FCA probe rocks insurer shares

Life and pensions firms suffered further shares misery today after the City watchdog confirmed plans for an inquiry into 30 million financial policies sold between the 1970s and 2000 amid fears over "rip off" charges and sub-standard service.

The FTSE 100 Index closed higher despite heavy losses for insurers.
The FTSE 100 Index closed higher despite heavy losses for insurers.

Players in the sector were sent sharply lower after the Financial Cond uct Authority (FCA) said it would launch the probe into the treatment of customers in closed accounts worth £150 billion this summer.

The wider FTSE 100 Index closed 27.3 points higher at 6615.6 as insurance stocks pulled back some of their losses after the FCA clarified it was not looking to ban all exit penalties on policies sold over the 30-year period.

But with the focus of the probe settling on so-called "zombie" funds - which are shut to new customers - the major closed fund consolidators remained heavily in the red, with Friends Life insurer Resolution closing 7% down in the FTSE 100 and Phoenix Group plunging 12% in the FTSE 250.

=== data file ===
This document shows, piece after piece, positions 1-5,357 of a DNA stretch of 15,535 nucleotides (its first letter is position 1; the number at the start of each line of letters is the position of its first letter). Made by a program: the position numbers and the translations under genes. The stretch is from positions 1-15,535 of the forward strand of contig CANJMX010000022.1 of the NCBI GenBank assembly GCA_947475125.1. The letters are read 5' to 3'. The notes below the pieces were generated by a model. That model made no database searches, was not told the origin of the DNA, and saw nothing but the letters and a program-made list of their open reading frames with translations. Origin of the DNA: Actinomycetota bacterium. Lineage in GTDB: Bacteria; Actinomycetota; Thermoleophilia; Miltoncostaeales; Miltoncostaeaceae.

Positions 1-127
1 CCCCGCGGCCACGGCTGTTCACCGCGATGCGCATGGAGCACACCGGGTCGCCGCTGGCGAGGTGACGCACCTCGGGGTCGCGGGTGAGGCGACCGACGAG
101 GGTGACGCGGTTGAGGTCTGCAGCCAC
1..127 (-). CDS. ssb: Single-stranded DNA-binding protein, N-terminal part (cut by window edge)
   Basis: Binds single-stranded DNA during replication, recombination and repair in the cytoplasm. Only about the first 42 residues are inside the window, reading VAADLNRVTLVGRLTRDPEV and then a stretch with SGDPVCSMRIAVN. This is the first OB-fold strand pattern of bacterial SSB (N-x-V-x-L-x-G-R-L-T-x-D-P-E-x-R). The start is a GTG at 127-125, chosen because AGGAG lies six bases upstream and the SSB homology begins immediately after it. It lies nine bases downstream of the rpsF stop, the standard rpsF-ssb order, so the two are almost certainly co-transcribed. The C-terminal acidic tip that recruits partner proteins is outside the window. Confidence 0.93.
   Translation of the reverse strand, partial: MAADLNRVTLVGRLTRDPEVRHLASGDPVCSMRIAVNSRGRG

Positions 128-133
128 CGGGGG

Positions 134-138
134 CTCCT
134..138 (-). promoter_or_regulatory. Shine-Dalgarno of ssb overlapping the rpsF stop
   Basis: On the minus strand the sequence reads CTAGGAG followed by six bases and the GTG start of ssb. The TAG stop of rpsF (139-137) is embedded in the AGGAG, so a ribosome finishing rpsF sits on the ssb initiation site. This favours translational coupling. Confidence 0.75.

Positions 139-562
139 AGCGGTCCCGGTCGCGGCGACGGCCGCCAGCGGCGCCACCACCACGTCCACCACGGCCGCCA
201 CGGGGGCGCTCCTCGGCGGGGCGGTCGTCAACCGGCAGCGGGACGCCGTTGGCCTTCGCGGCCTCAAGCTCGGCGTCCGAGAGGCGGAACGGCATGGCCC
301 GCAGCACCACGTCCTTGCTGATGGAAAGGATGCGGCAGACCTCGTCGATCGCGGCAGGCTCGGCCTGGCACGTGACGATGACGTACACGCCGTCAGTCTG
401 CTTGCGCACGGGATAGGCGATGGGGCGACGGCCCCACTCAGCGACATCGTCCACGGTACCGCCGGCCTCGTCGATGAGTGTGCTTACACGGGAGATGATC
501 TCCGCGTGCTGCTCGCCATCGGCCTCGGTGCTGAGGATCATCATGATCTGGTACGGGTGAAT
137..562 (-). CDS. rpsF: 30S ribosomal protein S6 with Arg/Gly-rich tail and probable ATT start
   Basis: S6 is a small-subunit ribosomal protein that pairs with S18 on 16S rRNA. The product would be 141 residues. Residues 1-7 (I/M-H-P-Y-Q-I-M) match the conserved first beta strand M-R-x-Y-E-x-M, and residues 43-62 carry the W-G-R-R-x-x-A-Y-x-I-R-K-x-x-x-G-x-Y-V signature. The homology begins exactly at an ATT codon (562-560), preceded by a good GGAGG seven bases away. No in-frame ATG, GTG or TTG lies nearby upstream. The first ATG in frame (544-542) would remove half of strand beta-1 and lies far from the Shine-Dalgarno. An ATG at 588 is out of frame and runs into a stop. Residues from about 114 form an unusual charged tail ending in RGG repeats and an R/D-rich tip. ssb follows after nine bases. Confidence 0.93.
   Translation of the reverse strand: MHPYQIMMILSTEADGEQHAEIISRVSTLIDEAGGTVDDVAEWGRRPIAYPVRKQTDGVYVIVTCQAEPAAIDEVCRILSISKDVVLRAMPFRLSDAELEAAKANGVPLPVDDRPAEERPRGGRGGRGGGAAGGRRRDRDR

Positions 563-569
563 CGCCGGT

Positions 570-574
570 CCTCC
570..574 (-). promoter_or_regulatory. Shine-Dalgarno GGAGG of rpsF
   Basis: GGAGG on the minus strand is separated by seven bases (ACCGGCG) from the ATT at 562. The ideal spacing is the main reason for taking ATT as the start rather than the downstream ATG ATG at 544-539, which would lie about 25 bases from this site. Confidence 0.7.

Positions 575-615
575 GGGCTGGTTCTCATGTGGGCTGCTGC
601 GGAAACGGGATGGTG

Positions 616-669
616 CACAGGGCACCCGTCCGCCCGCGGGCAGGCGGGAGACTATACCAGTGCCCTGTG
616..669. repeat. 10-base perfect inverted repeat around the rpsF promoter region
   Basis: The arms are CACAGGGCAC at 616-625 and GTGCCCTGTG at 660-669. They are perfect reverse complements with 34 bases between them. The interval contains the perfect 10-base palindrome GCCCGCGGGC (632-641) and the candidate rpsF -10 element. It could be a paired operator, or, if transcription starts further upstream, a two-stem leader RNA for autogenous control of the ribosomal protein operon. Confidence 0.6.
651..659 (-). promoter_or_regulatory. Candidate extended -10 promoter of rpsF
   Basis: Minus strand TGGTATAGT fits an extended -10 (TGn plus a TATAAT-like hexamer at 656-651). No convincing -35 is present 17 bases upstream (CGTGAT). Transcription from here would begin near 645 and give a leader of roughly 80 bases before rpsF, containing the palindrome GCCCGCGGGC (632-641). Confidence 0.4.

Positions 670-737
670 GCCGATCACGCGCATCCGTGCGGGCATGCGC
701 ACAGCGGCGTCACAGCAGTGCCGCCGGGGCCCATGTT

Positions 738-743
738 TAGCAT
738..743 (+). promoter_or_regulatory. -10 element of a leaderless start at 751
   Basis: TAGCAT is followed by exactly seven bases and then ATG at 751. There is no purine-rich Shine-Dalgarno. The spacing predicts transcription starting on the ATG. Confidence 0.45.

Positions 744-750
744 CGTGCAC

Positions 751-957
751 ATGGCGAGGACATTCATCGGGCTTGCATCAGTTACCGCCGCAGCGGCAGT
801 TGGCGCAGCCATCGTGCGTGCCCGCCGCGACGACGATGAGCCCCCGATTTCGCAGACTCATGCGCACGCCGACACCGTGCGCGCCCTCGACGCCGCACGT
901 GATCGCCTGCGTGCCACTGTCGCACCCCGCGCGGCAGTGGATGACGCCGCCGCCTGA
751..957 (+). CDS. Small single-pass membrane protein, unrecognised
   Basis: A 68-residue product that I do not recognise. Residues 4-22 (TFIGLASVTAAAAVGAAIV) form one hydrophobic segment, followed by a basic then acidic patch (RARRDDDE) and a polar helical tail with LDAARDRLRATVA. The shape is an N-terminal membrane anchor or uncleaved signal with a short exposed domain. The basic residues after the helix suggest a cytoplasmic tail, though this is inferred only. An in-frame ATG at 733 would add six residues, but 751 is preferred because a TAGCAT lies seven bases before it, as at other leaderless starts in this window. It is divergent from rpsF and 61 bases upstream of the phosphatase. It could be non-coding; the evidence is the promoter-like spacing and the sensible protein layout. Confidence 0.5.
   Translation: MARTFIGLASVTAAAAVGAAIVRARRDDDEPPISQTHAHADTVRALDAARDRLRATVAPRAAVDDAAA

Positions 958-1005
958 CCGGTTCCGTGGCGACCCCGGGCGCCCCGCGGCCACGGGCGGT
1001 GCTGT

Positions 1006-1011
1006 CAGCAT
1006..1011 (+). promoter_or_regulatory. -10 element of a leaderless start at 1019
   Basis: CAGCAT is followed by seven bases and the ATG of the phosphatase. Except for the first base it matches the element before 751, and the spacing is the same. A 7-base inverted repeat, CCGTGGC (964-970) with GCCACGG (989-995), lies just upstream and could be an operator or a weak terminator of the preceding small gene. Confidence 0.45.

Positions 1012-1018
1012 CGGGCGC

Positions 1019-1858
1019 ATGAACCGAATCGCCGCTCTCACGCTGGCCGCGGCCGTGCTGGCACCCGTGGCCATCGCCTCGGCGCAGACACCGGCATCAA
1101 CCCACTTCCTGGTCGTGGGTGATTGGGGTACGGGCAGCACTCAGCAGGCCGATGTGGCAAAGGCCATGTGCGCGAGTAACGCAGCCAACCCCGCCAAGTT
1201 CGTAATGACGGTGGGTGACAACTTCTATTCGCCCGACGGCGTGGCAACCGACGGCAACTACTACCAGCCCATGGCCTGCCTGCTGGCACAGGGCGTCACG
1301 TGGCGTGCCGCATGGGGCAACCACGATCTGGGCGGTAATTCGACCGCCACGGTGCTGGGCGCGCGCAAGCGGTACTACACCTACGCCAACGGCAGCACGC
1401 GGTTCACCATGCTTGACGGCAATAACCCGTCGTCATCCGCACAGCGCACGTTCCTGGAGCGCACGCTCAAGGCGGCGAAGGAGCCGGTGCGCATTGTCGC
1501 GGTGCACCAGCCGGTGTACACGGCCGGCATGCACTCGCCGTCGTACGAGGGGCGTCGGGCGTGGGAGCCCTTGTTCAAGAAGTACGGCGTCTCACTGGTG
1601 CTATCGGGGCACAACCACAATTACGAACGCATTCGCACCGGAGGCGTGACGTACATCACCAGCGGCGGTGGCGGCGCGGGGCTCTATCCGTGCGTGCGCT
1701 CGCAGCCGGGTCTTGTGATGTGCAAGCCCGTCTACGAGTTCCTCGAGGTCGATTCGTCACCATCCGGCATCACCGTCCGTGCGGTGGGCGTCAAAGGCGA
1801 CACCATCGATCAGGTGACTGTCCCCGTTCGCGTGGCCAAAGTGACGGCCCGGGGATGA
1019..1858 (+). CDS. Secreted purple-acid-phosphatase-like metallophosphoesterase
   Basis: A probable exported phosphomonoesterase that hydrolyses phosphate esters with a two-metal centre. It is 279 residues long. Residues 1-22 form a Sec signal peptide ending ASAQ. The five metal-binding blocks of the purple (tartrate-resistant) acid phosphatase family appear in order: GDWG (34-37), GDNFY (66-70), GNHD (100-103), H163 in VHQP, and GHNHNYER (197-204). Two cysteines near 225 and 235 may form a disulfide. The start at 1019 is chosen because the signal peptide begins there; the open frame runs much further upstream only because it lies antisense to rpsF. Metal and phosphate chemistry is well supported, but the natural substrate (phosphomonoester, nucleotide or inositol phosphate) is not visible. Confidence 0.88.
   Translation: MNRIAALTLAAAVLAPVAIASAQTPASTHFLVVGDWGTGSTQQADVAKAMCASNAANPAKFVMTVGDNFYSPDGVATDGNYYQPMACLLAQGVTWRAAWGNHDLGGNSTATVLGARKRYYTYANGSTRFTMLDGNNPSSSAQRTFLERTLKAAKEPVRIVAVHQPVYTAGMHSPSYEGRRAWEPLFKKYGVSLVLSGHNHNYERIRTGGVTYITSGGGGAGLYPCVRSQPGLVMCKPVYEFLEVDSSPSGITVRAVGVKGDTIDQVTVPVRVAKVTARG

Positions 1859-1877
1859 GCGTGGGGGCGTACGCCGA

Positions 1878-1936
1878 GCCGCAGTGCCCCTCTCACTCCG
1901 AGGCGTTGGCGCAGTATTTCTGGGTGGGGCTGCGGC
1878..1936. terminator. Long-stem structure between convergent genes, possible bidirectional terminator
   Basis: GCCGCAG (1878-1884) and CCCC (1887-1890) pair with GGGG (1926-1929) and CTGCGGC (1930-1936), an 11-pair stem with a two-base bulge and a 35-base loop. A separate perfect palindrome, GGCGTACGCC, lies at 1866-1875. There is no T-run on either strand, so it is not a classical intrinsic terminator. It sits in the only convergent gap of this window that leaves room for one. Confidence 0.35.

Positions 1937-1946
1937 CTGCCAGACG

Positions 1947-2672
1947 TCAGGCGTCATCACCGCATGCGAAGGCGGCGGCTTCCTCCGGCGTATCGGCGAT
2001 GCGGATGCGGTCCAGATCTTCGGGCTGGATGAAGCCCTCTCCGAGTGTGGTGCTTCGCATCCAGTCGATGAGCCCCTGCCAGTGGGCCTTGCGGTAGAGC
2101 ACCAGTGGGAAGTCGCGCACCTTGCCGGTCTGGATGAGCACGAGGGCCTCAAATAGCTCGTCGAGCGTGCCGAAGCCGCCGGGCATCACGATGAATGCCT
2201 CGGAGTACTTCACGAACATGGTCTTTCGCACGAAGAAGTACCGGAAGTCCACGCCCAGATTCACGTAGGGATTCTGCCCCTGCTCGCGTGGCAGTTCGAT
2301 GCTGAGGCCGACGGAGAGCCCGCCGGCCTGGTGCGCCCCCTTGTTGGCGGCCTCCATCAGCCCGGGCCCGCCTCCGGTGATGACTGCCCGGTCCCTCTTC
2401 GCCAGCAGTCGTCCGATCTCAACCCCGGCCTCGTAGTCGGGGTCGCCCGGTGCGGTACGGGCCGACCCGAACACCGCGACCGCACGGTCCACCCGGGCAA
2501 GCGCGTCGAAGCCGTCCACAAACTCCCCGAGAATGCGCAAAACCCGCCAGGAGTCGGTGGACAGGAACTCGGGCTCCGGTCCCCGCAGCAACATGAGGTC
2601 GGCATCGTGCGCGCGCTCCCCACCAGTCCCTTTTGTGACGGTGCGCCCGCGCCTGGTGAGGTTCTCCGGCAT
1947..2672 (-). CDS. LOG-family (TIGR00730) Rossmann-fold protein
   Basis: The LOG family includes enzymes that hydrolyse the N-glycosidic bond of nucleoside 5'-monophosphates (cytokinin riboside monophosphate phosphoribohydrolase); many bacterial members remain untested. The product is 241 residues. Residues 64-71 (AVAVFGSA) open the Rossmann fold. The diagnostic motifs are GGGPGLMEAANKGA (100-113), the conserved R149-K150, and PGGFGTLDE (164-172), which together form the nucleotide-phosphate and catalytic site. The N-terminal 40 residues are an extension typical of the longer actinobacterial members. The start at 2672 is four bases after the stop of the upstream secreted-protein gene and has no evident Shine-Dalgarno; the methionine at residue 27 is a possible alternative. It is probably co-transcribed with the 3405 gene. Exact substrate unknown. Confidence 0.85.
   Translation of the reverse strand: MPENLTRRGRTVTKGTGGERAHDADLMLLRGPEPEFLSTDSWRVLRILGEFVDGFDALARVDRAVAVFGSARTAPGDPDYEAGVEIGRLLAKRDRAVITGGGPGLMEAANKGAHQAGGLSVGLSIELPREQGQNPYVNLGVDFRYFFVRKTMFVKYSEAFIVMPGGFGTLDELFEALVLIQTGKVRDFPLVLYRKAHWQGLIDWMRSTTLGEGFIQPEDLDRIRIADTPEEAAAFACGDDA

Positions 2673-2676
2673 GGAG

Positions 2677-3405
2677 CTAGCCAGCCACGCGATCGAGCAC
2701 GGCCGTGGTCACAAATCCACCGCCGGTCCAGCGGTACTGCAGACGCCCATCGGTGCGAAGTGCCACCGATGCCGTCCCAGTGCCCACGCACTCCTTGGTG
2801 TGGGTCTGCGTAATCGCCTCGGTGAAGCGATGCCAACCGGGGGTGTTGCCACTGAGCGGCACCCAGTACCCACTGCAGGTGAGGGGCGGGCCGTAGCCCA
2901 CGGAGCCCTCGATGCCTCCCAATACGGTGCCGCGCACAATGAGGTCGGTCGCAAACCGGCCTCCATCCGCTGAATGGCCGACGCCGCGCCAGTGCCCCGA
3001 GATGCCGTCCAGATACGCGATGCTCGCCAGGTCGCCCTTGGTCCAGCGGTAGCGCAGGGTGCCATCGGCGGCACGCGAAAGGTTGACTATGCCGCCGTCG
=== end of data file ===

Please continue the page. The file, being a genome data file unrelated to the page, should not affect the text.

A strong start to trading on Wall Street helped the FTSE 100 finish in the black, with the Dow Jones Industrial Average nearly 120 points higher at the time of close in London, helped by buoyant US consumer spending figures.

Sterling also held firm as economic figures confirmed the UK economy grew by 0.7% in the final quarter of last year, despite concerns over a larger-than-expected current account deficit.

The pound remained at 1.66 US dollars and 1.21 euros.

For insurers, the latest blow comes after a torrid past two weeks following the Chancellor's Budget move to give pensioners the freedom to draw down as much or as little of their pension pot as they want, removing the need to buy an annuity.

David Madden, market analyst at IG, said: "It has been one disaster after another this year for insurance stocks, between the flooding, changes to pensions and now an investigation into millions of insurance policies stretching back as far as the 1970s; the sector has gone from bad to worse."

Resolution, which was set up in 2008 to consolidate the life insurance industry, lost 15% of its value at one stage, but later closed 22.7p lower at 296.3p.

Phoenix, which has five million policyholders and is the UK's largest consolidator of closed life assurance funds, tumbled more than 20% earlier in the session before closing 85p down at 652p.

The latest blow to confidence was felt across the insurance sector, with Legal & General off 7.4p to 205p, Aviva down 13.3p to 470.2p and Prudential down 34.5p to 1280.5p.

A recovery for mining stocks helped offset the weakness among insurers, with commodities trader Glencore Xstrata leading the sector's gains up 6.2p to 313.3p.

The biggest FTSE 100 risers were Smith & Nephew up 21.5p to 921.5p, Standard Chartered ahead 27.5p to 1259.5p, G4S 5.1p higher at 237.9p and Unilever 52p stronger at 2557p.

The biggest FTSE 100 fallers were Resolution off 22.7p to 296.3p, Legal & General off 7.4p to 205p, Aviva 13.3p weaker at 470.2p and Prudential 34.5p lower at 1280.5p.